A common perception is that Gov. William Donald Schaefer doesn't particularly care for Carroll County.

But during a visit here Monday,the governor had many positive things to say to residents about their county.

"Carroll County's just great," said Schaefer, who did not carry Carroll in the past election and recently found himself in bickering matches with residents.

"I saw good things today -- many of the real, wonderful things that make Carroll County a wonderful place to live."

Schaefer came to the county Monday to see how budget cuts wereaffecting local needs and interests.

The trip was part of the governor's annual summer visits to various counties.

While here, he complimented Carroll's programs for youth and the disabled, agricultural programs and stressed the need to control growth in the county.

"I saw Carroll County as the leading county in the preservation of farmland," Schaefer said. "But, I could see the problems that would befaced not only in Carroll County but possibly all over the state in the future unless something is done on growth."

Finishing up his tour of Carroll, Schaefer met with county residents during a receptionin Gamber, fielding questions about his proposed ban on assault weapons, highway construction and the savings and loan crisis.

"My customers are doctors, lawyers and about 50 percent law enforcement, andI don't understand (the proposed ban)," said James Baker, a Gamber gun shop owner who said his customers are solely collectors. "It's something that's helping put my daughter through college."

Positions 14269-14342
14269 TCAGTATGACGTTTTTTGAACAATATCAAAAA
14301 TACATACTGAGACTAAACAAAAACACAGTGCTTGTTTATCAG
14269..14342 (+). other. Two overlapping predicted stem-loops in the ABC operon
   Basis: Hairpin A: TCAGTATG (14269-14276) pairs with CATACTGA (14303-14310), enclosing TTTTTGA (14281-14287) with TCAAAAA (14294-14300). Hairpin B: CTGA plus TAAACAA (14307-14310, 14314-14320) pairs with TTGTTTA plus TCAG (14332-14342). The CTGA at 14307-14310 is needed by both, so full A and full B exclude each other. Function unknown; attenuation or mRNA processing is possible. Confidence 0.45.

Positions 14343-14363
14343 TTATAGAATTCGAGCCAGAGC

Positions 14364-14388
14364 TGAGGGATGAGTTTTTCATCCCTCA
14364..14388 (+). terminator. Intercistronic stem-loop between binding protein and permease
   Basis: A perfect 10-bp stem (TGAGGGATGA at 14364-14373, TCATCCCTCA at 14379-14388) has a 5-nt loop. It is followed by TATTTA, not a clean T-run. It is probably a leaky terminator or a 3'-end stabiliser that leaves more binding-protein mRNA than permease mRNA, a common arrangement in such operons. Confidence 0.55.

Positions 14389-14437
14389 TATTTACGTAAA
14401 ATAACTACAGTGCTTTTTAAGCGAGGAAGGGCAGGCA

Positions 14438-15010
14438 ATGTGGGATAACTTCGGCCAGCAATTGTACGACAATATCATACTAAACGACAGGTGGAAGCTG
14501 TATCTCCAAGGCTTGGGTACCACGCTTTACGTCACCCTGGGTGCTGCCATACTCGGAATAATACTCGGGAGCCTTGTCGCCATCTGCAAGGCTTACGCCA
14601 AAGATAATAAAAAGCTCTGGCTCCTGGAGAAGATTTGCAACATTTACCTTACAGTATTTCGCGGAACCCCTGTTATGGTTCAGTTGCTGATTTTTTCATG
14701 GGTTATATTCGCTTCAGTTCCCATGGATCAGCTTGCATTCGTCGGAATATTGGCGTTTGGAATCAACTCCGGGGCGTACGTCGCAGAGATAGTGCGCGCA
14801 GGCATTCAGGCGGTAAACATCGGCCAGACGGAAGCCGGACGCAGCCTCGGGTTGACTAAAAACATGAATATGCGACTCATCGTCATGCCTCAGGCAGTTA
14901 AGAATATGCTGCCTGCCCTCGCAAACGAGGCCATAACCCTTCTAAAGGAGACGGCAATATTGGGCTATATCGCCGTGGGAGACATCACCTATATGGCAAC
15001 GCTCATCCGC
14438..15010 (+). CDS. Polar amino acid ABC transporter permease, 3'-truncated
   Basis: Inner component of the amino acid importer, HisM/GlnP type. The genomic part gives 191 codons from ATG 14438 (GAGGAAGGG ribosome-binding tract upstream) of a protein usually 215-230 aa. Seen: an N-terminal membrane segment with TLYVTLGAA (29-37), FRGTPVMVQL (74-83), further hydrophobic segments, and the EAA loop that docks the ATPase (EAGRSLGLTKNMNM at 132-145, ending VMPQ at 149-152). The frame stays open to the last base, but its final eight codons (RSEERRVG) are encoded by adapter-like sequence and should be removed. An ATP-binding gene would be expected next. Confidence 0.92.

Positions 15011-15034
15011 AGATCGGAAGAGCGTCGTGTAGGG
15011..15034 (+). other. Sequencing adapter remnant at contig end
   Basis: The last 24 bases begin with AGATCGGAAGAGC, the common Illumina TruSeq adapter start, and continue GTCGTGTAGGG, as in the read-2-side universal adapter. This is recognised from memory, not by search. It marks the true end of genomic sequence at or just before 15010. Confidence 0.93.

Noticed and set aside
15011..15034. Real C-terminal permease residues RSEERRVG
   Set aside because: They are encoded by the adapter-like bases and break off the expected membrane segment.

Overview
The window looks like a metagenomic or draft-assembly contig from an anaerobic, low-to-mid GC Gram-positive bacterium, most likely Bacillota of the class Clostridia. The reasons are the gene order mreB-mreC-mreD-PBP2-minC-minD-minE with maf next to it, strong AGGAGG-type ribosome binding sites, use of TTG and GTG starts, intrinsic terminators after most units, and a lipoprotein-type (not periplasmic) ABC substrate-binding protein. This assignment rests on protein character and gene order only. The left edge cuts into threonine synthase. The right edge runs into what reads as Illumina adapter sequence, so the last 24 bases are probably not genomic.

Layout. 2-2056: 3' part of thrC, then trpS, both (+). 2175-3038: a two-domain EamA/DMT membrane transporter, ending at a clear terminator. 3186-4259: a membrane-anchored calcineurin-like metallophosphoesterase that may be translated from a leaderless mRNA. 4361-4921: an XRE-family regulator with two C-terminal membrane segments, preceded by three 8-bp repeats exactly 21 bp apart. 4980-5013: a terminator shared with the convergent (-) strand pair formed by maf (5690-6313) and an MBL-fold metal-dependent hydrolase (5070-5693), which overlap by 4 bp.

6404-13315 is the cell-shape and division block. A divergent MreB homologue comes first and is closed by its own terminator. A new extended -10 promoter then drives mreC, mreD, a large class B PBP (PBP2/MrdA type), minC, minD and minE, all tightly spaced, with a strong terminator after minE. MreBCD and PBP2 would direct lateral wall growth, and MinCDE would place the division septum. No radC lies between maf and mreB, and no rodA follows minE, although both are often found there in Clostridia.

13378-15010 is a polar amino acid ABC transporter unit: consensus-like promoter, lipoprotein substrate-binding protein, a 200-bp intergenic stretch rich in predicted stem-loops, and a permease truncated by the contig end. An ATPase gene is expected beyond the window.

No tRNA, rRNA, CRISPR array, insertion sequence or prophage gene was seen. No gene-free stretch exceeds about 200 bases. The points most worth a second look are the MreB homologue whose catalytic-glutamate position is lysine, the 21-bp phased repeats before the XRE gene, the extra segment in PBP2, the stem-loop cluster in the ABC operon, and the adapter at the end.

Another resident agreed with Baker, commenting that the problems in Baltimore don't exist here and that the law would make "thousands of criminals by the stroke of a pen in Carroll," because many countians own guns onthe proposed banned list.

The governor disagreed.

"When you say 'in Baltimore City,' if you think you're going to stay (rural), you've got another think coming," Schaefer said. "What I hope to do is not bring the problems of Baltimore out here."

In response to concerns about money for road construction and other county programs, Schaefer stressed that priorities must be set since the budget is tight and residents and legislators don't want to raise taxes.

"These areall great projects, but they don't want to spend any more money," hesaid. "If the money's there, we can do it."

On another stop in the tour, Schaefer met Randy Benzil and Linda Harris, residents of a group home for mentally disabled people in Pleasant Valley.

The home-- a cooperative program between Target Inc. and Western Maryland College -- helps bring the residents into society and provides educational opportunities for the master's degree students that live with them.

"Well, I'll have to call you for a spaghetti dinner sometime," Schaefer said, after complimenting the women on their home and housekeeping.

"Just call us up and make a date, governor," replied Benzil.

The governor's tour also included:

* Breakfast with Jason and Donna Myers at their dairy farm in New Windsor.

* A tour of Uniontown's historic district.

* Lunch at the Winchester Inn -- run byTARGET Inc. -- and a tour of the Carroll Haven building under construction on Bishop Street in Westminster.

* Visiting at the Carroll County Youth Services Bureau in Westminster.

Schaefer also spoke to public school representatives.

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